In: Glimpses of Tibetan Divination

Abstract

Padampa Sangyé (d. 1105 or 1117) is best known for his Mahāmudrā teachings, while divinations are at best a side note. Centering on this peripheral aspect, we look into the question of whether Padampa actually performed divinations, and which divinations those may have been. We also consider the authorship problem: Which types of divination texts have been ascribed to him? Working under the inspiration of Jan Assmann’s mnemohistory, we seek to divine whether or not these very likely falsely ascribed texts might still bear cultural significance worthy of consideration.

In: Glimpses of Tibetan Divination

Abstract

Within the vast array of mantic tools that characterize the discernment and interpretation of hidden circumstances, oneiromancy occupies a revered position and plays a specific role. According to the indications contained in textual sources, the dream state can be the vehicle for visions of pure fields, prophetic encounters, emblematic appearances of totemic animals and of messengers of powerful entities, to name just a few instances. The interrelation of divination in general, and oneiromancy in particular, with specifically identified liturgical and medical praxes, testifies to the value of the first and establishes the efficacy of the latter. The contribution, focused upon the gSal byed byang bu, a Bonpo text on oneiromancy from the Giuseppe Tucci Fund, will propose some hermeneutical reflections by taking into account the emic and etic implications of the divination discourse, so as to contextualize it in the broader ethno-sociological framework of the Tibetan cultural heritage.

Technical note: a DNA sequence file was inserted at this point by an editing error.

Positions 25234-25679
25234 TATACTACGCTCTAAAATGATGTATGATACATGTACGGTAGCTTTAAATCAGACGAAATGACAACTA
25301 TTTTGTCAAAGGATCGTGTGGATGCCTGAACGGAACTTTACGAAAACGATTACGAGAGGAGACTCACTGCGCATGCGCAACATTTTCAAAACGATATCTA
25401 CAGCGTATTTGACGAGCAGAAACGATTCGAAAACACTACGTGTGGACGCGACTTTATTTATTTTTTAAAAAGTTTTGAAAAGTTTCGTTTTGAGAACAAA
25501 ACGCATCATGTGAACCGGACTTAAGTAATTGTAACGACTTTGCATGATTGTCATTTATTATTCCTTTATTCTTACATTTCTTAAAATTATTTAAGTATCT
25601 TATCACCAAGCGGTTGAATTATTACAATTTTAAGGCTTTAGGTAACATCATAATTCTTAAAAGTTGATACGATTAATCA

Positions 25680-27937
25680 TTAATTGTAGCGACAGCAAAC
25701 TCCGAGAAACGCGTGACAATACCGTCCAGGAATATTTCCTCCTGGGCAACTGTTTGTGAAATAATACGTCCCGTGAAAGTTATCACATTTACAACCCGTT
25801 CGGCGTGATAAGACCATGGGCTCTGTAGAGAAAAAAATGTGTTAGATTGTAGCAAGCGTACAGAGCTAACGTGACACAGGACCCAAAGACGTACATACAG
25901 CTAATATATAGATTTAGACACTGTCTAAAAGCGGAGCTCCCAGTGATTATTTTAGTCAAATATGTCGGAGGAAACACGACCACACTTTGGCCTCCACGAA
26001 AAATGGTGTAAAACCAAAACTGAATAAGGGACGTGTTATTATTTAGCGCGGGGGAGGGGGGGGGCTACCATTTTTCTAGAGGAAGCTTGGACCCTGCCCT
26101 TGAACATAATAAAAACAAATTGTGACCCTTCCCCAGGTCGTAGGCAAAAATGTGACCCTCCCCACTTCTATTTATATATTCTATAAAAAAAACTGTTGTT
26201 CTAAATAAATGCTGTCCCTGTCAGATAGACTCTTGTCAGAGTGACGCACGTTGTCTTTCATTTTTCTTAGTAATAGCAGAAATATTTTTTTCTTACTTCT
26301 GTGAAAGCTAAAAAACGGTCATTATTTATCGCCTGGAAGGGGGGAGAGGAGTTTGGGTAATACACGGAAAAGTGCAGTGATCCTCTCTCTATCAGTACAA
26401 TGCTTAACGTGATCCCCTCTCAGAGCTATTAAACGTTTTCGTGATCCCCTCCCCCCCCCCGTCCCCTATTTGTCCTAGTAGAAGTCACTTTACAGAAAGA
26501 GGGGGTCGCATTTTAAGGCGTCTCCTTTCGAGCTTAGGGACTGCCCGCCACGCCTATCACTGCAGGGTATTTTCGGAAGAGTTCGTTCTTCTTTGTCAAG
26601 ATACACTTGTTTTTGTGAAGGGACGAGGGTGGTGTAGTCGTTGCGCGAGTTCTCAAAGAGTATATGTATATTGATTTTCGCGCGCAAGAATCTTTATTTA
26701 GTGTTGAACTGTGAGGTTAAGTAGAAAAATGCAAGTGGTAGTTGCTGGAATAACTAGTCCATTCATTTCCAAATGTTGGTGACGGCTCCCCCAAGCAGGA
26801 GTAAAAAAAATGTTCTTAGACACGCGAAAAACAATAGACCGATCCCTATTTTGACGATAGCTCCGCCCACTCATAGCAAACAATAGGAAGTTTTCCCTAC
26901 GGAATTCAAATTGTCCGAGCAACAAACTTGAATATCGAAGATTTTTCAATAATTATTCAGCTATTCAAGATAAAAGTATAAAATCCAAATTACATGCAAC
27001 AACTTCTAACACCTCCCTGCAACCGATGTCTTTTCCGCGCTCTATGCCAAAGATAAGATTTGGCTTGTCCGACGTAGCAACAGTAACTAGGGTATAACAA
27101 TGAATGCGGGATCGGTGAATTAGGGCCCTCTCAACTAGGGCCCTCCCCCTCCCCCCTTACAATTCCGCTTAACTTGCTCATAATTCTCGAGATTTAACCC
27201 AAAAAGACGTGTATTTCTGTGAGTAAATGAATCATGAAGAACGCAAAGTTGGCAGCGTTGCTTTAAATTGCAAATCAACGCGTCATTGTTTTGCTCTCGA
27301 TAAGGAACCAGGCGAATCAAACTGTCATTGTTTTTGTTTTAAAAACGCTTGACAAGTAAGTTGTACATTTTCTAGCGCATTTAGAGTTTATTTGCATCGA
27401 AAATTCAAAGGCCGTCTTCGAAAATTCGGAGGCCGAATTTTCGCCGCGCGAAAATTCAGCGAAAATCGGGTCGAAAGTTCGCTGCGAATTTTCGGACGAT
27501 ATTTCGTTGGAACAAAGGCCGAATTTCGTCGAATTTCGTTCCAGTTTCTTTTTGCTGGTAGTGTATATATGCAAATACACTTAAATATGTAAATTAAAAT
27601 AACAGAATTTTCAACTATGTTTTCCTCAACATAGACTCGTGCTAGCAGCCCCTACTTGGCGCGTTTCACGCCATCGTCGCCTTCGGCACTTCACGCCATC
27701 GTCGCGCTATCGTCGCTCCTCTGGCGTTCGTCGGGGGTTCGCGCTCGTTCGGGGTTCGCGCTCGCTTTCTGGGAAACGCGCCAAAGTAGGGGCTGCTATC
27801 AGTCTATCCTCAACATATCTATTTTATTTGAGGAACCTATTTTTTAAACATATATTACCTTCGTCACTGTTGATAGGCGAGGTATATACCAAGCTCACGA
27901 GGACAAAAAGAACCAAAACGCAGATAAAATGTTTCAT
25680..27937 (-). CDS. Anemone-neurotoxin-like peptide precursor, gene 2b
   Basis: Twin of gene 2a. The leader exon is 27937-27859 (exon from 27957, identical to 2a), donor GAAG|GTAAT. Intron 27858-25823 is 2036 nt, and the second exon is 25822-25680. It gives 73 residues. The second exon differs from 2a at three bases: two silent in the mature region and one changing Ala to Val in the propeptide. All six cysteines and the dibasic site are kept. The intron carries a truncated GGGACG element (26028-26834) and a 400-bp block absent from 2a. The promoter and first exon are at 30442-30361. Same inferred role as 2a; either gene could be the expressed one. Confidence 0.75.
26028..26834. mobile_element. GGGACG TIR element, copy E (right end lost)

In: Glimpses of Tibetan Divination

Abstract